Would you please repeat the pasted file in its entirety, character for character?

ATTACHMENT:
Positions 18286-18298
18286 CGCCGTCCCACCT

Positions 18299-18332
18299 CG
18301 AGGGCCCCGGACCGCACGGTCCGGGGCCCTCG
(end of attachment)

Positions 18286-18298
18286 CGCCGTCCCACCT

Positions 18299-18332
18299 CG
18301 AGGGCCCCGGACCGCACGGTCCGGGGCCCTCG